Richard Warren

20thc British art and poetry (mainly), plus bits of my own – "Clearly I tap to you clearly along the plumbing of the world" (W S Graham)

Pukka dreams: Christopher Wood & Cedric Morris

Here’s a recent impulse buy I don’t regret: Cedric Morris & Christopher Wood. A Forgotten Friendship, by Nathaniel Hepburn, published last year to accompany a show of the two that tours till this June.

Wood by Wood

Wood by Wood

I hadn’t really noticed the connection between Christopher Wood (self-taught painter and opium smoker, who threw himself under an incoming train at Salisbury railway station in 1930) and Cedric Morris (self-taught painter and Bright Young Baronet, who, with his lifelong partner Arthur Lett-Haines, went on to found the East Anglian School of Painting and Drawing, only to have it burned down in 1939 by the young Lucian Freud). But when you set their work side by side, as in these pages, the likeness becomes obvious.

And instructive. Both men espoused a fashionable naivety of style, and at first glance the similarities shout. Yet on closer inspection we may feel that Morris can’t have had to work too hard at becoming a naïf, being basically a rich boy who couldn’t draw too well to begin with – a sort of upper class Outsider. But Wood had to unlearn earlier sophistications, and it’s Wood who comes out on top here. Morris’s world is the real world minus some element of the real that he never quite mastered; Wood’s world is the real world but somehow wonderfully reordered and recreated.

Morris by Morris

Morris by Morris

Wyndham Lewis knew Kit Wood well, remembering him as “a sixfooter who … camped in my garden”, and estimating him as “the only ‘post-war’ English painter of outstanding merit.” In my piece on Lewis’s The Apes of God, in the Wyndham Lewis Annual for 2008, I argue for Wood as the inspiration for that novel’s naïf “genius” Dan Boleyn. But unlike Boleyn, as Lewis recognised, Wood’s “romantic nature was able to organize itself sufficiently to get something out of paint. His pictures have imaginative beauty which is as easy as a reverie and it does not put you under duress like a nightmare. It is the gentle dream of a dairymaid. But it is a pukka dream.”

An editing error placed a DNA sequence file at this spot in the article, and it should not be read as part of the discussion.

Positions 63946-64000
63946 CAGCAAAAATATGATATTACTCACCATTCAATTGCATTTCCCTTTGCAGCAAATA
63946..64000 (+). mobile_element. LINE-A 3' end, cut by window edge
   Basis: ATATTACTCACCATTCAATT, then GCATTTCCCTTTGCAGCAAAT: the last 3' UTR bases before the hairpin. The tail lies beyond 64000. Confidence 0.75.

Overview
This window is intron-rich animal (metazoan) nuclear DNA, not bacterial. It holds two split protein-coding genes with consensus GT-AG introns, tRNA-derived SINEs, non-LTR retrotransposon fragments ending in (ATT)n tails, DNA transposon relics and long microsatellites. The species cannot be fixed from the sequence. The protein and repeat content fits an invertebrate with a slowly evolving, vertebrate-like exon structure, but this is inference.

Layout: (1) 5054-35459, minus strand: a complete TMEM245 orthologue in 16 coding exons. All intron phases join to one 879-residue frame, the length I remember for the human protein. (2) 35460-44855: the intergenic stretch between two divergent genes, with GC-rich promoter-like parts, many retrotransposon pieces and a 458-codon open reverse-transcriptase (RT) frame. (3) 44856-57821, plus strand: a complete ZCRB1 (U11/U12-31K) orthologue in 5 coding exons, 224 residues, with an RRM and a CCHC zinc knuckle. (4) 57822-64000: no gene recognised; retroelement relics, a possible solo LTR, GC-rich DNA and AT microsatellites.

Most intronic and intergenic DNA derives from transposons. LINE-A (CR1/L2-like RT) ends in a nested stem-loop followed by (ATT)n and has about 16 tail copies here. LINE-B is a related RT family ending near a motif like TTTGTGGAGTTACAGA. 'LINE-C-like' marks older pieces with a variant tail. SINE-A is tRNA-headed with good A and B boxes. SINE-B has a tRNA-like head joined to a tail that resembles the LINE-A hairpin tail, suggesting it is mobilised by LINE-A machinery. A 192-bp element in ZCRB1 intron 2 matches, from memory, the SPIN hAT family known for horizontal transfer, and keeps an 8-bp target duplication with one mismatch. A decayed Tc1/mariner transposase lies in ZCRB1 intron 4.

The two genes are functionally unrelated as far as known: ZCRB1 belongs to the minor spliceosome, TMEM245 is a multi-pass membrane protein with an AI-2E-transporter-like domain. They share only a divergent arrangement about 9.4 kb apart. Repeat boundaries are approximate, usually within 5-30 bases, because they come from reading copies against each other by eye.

Lewis had encountered Morris. Did he find Morris’s dream pukka? I’m not sure.

Nathaniel Hepburn has researched the doings of Wood and Morris’s artistic and social set in painstaking detail, and his book is a welcome addition to the Wood corpus – lavishly illustrated and already available online for considerably less than the headline price. Hepburn is curator of Mascalls Gallery, a proper public gallery housed at a Kent comprehensive. In these times of cultural austerity, as Gove batters the breath out of the curriculum with his nasty little Ebacc, just how good is that?

Speaking of schools, I’m struck by the strong parallels between the cult of the naïve, the minimal tuition at the Paris “academies” frequented by Wood and Morris, the laissez-faire regime of Morris and Lett-Haines’s East Anglian School, and the strictly hands-off approach to art education pioneered at Dudley in the ‘twenties by Marion Richardson (with the approval of Roger Fry). Richardson aimed to preserve adolescent direct expressiveness at the cost of any kind of instruction, and hers became the dominant model of school art well into the ‘sixties, eventually being superseded in many schools only by a belated sub-Bauhaus approach. My grammar school Art master would sooner have shot himself than have been caught actually teaching me anything, but that’s maybe a topic for another time …


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